Editorials

Health research in developing countries

BMJ 2009; 339 doi: http://dx.doi.org/10.1136/bmj.b4846 (Published 20 November 2009) Cite this as: BMJ 2009;339:b4846
  1. Mauricio L Barreto, professor
  1. 1Instituto de Saúde Coletiva, Federal University of Bahia, Rua Basílio da Gama s/n, Canela, 40110-040 Salvador, Bahia, Brazil
  1. mauricio{at}ufba.br

    Latin America has taken initiatives to pave the way forward

    Despite sustained growth in spending on science and technology worldwide, financial resources for research are insufficient in many countries. In 1999, the Global Forum for Health Research (GFHR) analysed expenditure in health research throughout the world. It coined the term “10/90 gap” to summarise the worldwide imbalance in health research resources—the least amount of money is devoted to health problems that affect the most people, who are also the poorest.1 The term has since motivated a permanent international debate on health research, and funding agencies in developed countries and not for profit international organisations (such as the Wellcome Trust2 and the Bill and Melinda Gates Foundation3) have made huge investments.4 5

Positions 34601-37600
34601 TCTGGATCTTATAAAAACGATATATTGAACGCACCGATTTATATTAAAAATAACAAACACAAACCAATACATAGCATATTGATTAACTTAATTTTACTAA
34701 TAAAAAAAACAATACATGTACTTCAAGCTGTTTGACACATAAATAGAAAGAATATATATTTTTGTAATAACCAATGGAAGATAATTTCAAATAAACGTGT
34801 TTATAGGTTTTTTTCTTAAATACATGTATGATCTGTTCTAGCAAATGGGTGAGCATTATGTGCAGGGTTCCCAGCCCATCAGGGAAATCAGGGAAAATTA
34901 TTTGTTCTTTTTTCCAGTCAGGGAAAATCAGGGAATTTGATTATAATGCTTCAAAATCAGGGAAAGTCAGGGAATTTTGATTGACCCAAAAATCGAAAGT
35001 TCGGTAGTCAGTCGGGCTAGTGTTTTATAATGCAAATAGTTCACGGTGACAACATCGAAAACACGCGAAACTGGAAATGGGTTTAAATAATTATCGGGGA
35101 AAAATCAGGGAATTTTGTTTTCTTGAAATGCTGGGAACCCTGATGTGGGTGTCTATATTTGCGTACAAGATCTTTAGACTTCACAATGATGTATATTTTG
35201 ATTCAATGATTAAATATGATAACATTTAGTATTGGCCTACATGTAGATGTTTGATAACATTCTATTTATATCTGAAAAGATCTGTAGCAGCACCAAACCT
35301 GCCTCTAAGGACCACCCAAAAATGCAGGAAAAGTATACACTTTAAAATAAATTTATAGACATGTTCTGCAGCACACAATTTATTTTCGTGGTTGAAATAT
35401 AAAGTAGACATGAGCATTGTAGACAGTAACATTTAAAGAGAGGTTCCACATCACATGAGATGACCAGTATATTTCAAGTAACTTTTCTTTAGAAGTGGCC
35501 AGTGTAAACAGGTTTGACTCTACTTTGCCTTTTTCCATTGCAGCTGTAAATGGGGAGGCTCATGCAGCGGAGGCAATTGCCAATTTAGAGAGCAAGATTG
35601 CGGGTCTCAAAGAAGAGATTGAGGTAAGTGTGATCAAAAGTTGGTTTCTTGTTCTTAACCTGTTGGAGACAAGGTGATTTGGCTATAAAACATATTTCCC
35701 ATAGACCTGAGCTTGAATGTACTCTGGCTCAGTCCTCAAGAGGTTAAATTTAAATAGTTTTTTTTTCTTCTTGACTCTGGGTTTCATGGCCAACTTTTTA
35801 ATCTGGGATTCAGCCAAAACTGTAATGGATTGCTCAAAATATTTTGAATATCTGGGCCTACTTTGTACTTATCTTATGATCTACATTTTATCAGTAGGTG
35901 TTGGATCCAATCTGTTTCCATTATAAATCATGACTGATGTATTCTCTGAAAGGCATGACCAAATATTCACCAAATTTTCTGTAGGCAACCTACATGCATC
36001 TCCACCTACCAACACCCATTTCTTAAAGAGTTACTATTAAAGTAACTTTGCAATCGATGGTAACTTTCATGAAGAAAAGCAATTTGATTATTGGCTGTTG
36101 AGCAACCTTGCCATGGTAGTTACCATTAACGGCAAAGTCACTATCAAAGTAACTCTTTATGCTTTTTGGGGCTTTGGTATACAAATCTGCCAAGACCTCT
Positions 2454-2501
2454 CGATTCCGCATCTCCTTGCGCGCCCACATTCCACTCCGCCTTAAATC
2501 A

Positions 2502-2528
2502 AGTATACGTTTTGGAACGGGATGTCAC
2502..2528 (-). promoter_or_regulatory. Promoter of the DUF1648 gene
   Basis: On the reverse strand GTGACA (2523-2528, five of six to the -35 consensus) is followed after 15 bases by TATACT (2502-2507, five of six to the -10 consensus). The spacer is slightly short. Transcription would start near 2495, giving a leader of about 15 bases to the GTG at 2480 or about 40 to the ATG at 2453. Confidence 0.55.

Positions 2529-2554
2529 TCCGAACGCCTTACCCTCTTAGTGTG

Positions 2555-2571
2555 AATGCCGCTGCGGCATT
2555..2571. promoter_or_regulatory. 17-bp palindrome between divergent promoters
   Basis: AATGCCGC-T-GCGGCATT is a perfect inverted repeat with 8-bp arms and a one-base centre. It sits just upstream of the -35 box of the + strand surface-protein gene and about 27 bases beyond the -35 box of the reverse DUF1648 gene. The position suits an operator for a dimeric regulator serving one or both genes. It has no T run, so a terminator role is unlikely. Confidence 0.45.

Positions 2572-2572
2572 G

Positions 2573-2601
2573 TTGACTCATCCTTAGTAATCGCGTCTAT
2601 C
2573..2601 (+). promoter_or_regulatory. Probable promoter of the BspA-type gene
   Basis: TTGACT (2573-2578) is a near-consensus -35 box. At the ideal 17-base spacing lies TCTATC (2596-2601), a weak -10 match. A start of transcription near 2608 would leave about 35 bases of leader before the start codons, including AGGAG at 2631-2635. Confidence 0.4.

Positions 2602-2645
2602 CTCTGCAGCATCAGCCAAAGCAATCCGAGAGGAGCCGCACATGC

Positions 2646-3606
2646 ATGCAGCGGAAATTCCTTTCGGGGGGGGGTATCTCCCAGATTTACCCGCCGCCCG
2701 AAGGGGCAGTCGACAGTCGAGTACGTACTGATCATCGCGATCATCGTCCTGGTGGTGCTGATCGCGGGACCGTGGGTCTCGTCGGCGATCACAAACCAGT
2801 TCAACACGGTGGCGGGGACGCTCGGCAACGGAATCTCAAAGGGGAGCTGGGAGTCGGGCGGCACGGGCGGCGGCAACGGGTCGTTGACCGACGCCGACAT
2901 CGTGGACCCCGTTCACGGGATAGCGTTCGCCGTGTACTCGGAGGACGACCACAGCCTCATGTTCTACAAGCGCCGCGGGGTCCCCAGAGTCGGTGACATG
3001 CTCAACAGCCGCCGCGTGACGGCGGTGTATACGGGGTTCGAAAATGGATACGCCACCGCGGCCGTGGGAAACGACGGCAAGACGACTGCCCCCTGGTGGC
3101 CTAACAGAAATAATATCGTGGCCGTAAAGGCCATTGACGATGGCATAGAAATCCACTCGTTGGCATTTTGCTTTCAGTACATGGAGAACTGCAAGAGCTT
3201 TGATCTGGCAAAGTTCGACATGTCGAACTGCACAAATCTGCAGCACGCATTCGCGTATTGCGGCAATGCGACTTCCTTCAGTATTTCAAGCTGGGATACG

Given the ethically and morally unacceptable social problems in Africa, Latin America, and other parts of the developing world, it is pertinent to question whether money spent on research is justified when more …

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